How do tattoos work?
How do tattoos work? I mean, if human skin cells are always shedding and reproducing themselves, how are the pigments of a tattoo able to stay in the skin for so long?
Trying to tease out the tech behind tattoos? To get started, it’s helpful to understand the skin’s structure — the top two layers of human skin are the dermis and the epidermis. The outer, thinner epidermis consists of four or five cell layers that provide a waterproof barrier and the skin’s pigment. The inner dermis contains blood vessels, nerve endings, hair follicles, and sweat glands. While the epidermis is constantly shedding, the dermis doesn’t shed as quickly, which is why the ink for tattoos are inserted into the dermis. The process for keeping the tattoo ink in the dermis is actually quite complicated and involves backup from the immune system. To learn more about this process, keep reading.
The process for getting ink into the skin is pretty well-known — lots of needle pokes — but it’s not really clear how the ink manages to stay there. Scientists have known for some time that tattoos are made possible by the reaction of the immune system to the injected ink. Macrophages, one type of immune cell, eat up cellular debris and foreign material to protect the body from infection. Whenever someone suffers a wound, these fighter cells come rushing in to get rid of dead cells and any foreign invaders. In the case of tattoos, the macrophages see the ink as foreign. These cells eat up the ink and actually keep it within their cellular membranes which results in the pigment staying put. When the lifespan of the macrophage is complete, it dies and releases the ink back into the skin, only to have it picked up again by another macrophage.
Though tattoos are intended to be permanent, they may change over time. The color can fade and the image may distort as the body changes in shape and size. It’s also possible that small amounts of ink are removed each time a macrophage releases the ink when it dies, before it’s absorbed again. Yet, even with this knowledge, scientists still don’t have a great way to easily remove tattoos, and therefore they’re likely to last a lifetime in some form or another unless specific action is taken otherwise.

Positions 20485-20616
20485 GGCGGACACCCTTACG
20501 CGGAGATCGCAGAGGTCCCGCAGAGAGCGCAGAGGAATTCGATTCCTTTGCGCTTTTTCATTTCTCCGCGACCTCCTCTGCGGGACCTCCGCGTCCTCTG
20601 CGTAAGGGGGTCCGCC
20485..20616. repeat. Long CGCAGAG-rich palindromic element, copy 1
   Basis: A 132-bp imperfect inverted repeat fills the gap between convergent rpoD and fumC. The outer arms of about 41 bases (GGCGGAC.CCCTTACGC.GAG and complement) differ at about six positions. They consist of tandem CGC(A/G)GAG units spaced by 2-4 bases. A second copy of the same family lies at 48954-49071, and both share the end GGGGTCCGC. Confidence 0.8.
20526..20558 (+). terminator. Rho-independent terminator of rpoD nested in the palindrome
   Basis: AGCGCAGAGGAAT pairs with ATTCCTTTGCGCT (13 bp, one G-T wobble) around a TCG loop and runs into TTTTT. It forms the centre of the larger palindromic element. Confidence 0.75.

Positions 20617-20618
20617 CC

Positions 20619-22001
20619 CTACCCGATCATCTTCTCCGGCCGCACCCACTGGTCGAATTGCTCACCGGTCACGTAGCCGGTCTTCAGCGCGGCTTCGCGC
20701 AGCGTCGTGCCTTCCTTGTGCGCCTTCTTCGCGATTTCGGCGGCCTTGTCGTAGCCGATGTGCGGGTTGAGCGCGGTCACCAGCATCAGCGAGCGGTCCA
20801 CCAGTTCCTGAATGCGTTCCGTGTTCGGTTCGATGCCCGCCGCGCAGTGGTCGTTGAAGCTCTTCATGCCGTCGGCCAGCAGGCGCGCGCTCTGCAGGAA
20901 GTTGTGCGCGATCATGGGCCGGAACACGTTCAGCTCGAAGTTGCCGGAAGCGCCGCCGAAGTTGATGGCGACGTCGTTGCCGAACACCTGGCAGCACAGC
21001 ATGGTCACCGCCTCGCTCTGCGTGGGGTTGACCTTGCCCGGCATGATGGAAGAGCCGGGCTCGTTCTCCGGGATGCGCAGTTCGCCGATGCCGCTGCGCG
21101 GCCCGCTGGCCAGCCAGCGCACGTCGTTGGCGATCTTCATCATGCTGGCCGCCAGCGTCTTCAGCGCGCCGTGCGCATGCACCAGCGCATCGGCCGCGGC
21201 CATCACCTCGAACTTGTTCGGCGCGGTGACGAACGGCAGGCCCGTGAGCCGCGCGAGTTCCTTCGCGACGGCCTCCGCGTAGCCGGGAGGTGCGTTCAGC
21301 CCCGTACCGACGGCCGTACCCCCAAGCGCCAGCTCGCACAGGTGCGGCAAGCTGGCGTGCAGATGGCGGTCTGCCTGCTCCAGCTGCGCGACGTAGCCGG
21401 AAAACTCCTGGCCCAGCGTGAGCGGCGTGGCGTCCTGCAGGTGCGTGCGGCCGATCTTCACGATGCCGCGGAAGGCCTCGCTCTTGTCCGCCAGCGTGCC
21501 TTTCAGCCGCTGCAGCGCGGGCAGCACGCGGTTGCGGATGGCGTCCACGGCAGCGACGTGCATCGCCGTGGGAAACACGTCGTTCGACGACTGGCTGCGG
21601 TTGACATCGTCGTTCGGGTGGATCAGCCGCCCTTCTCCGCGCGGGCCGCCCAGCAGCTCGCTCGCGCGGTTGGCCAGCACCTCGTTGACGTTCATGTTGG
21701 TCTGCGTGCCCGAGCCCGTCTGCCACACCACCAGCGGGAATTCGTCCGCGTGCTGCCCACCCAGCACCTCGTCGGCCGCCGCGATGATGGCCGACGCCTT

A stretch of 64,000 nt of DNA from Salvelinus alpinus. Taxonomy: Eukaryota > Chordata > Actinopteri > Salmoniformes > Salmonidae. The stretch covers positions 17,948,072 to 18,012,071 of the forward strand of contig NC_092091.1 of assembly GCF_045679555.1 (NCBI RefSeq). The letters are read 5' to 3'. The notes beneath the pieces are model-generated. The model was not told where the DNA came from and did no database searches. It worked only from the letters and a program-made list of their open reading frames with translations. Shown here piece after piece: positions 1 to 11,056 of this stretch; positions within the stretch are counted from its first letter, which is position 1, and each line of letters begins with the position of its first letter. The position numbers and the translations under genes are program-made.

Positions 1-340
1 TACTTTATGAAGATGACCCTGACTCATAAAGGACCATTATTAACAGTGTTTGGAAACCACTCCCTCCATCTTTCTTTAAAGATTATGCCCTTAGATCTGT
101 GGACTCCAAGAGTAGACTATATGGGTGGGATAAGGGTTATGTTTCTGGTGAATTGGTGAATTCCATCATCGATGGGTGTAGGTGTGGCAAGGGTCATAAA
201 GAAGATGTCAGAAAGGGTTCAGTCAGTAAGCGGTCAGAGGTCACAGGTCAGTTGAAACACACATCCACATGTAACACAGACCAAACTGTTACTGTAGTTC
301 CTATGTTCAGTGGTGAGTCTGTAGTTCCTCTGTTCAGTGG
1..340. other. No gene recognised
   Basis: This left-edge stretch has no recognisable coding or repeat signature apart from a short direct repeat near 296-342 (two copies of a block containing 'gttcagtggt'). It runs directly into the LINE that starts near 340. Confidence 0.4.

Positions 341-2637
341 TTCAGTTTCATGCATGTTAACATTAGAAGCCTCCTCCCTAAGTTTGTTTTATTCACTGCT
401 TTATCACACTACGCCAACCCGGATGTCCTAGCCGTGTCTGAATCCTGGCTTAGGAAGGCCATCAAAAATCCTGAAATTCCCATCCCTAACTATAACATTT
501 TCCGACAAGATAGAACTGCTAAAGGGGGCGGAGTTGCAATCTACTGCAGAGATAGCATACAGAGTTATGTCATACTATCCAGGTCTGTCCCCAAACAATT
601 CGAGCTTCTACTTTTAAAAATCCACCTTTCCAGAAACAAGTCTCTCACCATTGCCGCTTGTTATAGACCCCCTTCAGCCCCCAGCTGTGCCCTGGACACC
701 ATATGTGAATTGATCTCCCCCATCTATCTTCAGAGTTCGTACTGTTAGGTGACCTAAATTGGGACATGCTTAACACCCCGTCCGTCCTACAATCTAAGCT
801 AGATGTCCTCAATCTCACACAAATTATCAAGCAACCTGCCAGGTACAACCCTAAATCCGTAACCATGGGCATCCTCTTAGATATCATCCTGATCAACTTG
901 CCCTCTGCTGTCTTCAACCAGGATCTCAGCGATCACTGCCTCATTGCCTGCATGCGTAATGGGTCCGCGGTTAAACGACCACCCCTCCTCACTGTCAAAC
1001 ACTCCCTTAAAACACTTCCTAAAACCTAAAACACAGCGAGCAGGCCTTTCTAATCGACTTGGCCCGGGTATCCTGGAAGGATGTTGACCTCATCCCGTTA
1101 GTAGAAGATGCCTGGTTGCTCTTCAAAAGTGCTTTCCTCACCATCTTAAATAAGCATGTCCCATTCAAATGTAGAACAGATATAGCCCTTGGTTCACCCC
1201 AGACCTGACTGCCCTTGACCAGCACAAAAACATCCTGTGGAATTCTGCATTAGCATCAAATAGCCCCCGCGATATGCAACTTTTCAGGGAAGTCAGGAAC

For anyone considering getting a tattoo, it’s good to understand the potential health risks as well. Inserting needles into the dermis layer of the skin can lead to an infection (and even a blood infection if the tattoo studio conditions are unsanitary), excessive scarring of the skin leading to keloids, and possibly an allergic reaction. For more information on tattoos, you may contact your state health department to learn about the safety and sanitary procedures for tattoos in your state. Additionally, if you’re thinking about getting a tattoo, Mayo Clinic has some tips for finding tattoo studios. They also have information on taking care of a new tattoo to prevent infection and keeping it looking brand new, such as keeping it clean, out of the sun, and properly moisturized, among other tips.
Turns out the immune system does more than keep the body healthy — it can keep it decorated, too!
Originally published Oct 05, 1995
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